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Golf Feature: - (posted 2nd August 1998)

Battle of caddies pits St. Andrews against Pebble Beach

Pebble Beach, California.- Tiger Woods won't be playing, there's no prize money or corporate sponsorship and it won't be televised.

This is definitely one golf tournament that's not on the PGA Tour.

The caddies of St. Andrews, Scotland, the birthplace of golf, are preparing to play host to the caddies of Pebble Beach, who work at one of the most beautiful courses in the world.

The winning team gets a silver Scottish drinking bowl called a quaiche and bragging rights for a profession that feels it doesn't get the respect it deserves.

Bob Keenan says he and his nine fellow Pebble Beach caddies, who will travel to Scotland for the first International Caddie Cup Challenge on 21st - 22nd October, do more than just read greens, rake bunkers and carry clubs.

"As a caddie, you plug along and you work every day and you really get unnoticed in the golf industry,'' Keenan says. "It's nice that a group of caddies from Pebble Beach who have been around the game a long time and really love the game are actually taking part in something of value and meaning, something significant.''

Scott Houston jokes that his job is one of the most time-honoured walking professions next to the shepherd and the mail carrier.

Caddying actually originated with Mary Queen of Scots, whose clubs were carried by young students called "Les Cadets.'' The Pebble Beach caddies complain their image has since become stereotyped as that of lowlife wiseacre dolts, golf's most overlooked participants.

Pebble Beach caddie master Mike Lehotta came up with the idea earlier this year as a way to expand on the Caddie Cup, a yearly winter tournament between the caddies at the area's four courses -- Pebble Beach, Spanish Bay, Spyglass Hill and Cypress Point.

In March, Lehotta sent letters to two of America's most prestigious private clubs, Pine Valley in New Jersey and Augusta National, home of The Masters. Both rejected the offer.

"They said, 'We have a rule that you can't play without a member and blah blah blah,' '' Lehotta recalls. "I said, 'It's a golf course. Just give us a tee time.' ''

Frustrated, he wrote to St. Andrews, where the game originated in 1552. It is a sacred course for thousands of golf enthusiasts who flock every year to Scotland's east coast to play one of its six courses.

Lehotta never expected a response, but within three weeks St. Andrews officials agreed to the plan and established logistics for the two-day tournament on the Old and Jubilee courses. They also arranged for a luncheon and dinner for the Americans.

"I just thought it was a superb idea. We see it as a workingman's Ryder Cup,'' says Richard Mackenzie, St. Andrews caddie manager and author of A Wee Nip at the 19th Hole, a history of the St. Andrews caddie.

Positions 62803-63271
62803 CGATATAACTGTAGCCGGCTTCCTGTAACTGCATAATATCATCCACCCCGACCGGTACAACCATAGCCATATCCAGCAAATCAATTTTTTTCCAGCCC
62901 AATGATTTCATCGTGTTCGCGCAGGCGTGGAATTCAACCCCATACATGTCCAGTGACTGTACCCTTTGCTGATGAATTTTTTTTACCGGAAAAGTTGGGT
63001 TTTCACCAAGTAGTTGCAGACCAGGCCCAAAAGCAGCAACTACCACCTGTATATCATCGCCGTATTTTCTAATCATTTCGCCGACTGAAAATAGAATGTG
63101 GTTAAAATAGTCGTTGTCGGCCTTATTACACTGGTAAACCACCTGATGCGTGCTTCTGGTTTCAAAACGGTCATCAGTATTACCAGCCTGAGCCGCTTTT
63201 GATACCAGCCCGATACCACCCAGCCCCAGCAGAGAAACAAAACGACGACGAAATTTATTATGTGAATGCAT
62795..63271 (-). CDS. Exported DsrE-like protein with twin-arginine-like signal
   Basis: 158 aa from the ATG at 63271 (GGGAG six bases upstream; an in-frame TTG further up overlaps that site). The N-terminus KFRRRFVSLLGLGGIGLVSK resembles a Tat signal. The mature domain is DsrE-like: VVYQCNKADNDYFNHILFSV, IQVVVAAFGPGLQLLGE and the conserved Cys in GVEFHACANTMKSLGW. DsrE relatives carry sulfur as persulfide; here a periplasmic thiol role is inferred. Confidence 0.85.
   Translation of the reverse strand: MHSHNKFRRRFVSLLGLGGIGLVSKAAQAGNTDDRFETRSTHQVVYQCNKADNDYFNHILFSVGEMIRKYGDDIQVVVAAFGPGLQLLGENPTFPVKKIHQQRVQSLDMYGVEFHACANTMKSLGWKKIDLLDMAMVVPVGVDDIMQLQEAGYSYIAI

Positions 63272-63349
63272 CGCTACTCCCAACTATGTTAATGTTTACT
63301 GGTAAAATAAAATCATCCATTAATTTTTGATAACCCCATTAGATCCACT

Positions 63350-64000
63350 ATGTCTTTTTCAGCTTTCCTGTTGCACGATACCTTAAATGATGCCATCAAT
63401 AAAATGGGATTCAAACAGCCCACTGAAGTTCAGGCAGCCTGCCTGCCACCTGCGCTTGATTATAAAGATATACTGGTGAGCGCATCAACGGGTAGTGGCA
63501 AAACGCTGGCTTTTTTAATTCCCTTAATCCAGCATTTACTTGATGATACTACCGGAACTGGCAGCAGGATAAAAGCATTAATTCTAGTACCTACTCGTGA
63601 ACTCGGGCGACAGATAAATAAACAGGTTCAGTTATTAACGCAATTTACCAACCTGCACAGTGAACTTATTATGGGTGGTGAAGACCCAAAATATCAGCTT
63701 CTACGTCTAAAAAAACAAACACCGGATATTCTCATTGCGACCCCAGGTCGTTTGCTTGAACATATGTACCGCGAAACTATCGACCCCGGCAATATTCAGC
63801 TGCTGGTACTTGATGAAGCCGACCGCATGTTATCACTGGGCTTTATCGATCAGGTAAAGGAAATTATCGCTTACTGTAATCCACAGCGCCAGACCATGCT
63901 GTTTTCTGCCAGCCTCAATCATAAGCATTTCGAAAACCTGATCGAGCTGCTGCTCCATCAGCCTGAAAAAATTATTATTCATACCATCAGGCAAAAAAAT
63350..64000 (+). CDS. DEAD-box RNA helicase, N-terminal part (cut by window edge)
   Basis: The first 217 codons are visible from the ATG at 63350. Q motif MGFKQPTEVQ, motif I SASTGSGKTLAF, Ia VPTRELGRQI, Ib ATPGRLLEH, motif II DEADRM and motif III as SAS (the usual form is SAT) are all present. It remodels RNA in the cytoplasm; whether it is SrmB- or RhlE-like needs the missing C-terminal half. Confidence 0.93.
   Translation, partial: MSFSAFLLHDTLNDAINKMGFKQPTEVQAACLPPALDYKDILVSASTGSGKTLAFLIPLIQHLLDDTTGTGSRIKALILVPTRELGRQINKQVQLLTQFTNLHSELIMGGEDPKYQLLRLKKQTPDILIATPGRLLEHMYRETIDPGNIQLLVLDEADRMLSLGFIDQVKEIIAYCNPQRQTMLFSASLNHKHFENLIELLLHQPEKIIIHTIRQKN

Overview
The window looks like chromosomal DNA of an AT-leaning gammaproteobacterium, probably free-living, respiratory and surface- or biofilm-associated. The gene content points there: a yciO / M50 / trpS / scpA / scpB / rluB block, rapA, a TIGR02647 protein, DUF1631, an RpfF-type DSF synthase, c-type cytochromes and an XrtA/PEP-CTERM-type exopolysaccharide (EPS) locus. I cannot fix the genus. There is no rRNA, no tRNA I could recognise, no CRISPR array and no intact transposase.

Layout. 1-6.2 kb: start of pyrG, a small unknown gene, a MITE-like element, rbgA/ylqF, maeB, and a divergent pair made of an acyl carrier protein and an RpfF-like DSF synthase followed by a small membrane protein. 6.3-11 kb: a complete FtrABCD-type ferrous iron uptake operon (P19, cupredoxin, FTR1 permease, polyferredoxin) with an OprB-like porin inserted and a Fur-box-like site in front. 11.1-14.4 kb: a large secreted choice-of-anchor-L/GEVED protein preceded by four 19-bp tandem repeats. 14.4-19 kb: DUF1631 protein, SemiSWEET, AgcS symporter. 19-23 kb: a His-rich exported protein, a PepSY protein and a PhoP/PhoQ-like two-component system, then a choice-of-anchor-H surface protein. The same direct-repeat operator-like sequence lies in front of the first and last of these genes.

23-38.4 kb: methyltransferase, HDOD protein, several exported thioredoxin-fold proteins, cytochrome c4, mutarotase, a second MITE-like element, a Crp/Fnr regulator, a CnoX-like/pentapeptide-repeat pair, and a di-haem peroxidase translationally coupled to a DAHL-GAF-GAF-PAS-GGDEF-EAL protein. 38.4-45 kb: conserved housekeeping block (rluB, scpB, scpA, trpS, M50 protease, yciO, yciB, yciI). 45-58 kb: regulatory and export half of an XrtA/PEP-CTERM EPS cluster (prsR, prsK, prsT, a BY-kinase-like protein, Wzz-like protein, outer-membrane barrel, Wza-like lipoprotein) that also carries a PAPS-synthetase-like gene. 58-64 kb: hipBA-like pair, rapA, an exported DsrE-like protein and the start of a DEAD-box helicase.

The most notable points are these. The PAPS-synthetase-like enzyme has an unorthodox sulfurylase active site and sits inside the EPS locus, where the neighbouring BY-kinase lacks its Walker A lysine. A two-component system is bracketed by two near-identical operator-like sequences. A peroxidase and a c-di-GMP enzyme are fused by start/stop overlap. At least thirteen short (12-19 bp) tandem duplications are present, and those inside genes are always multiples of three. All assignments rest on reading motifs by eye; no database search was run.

Coincidentally, Pebble Beach and St. Andrews will be the host courses for the U.S. Open and British Open in 2000.

As for costs, the Pebble Beach caddies will each pay $1,000 for airfare. The Quicksilver sportswear company donated $3,000, which will cover the weekly rental of a 10-bedroom castlelike home 500 yards from the first tee of the Old Course.

If the tournament is successful, organizers from both teams will discuss moving the Caddie Challenge to northern California next year.

The Pebble Beach group includes two-time California amateur champion Casey Boyns. None has set foot on the famed course, and only one has travelled to Europe.

St. Andrews organisers chose their competitors from a group of 250, while Pebble Beach has only 45 caddies.

"We have some good players on our team but we feel we're definitely underdogs going over there to play them,'' says Chester Gillette, a Pebble Beach caddie since 1965.

Still, most of the caddies -- who range in age from the mid-20s to late 40s -- say they just want to represent themselves well.

"I'm not going over there to kick butt,'' Houston says. "I'm going over there to shake hands and for the camaraderie. It's really to embrace the birthplace of the game.''

At the heart of the trip is an effort to restore the tradition of the sport, which they say has become increasingly trivialised by corporations and golfers who are more interested in their cellular phones than the game.

The Pebble Beach practice putting green was closed for a day recently while organisers turned it into a miniature golf course, complete with scoops of sand resembling hazards and tiny trees. At the edge of the green a caterer iced bottles of Chardonnay for VIPs as part of the promotion.

"They try to make golf this pleasant little walking experience when actually it's a brutal game, so embrace it like that,'' Keenan says. "Golf is a game more like war and chess than it is like a romantic dinner for two. It's not lawn bowling or croquet.''

Caddying can test nerves, especially dealing with the egos of celebrities and the heads of corporations who aren't used to failing but almost always do at Pebble Beach.

The Pebble Beach course is beautiful (Robert Louis Stevenson described the area as "the most felicitous meeting of land and sea in creation''), but many high rollers are quickly humbled. At the annual AT&T Pebble Beach National Pro-Am last year, Carl Perusina caddied for Donald Trump.

"We were walking down to the first tee and he goes, 'I'm really nervous,' '' Perusina says. "And I go, 'Hey, don't worry about a thing. Your hair looks perfect.' He totally dug that. It loosened him up and it made him feel comfortable.''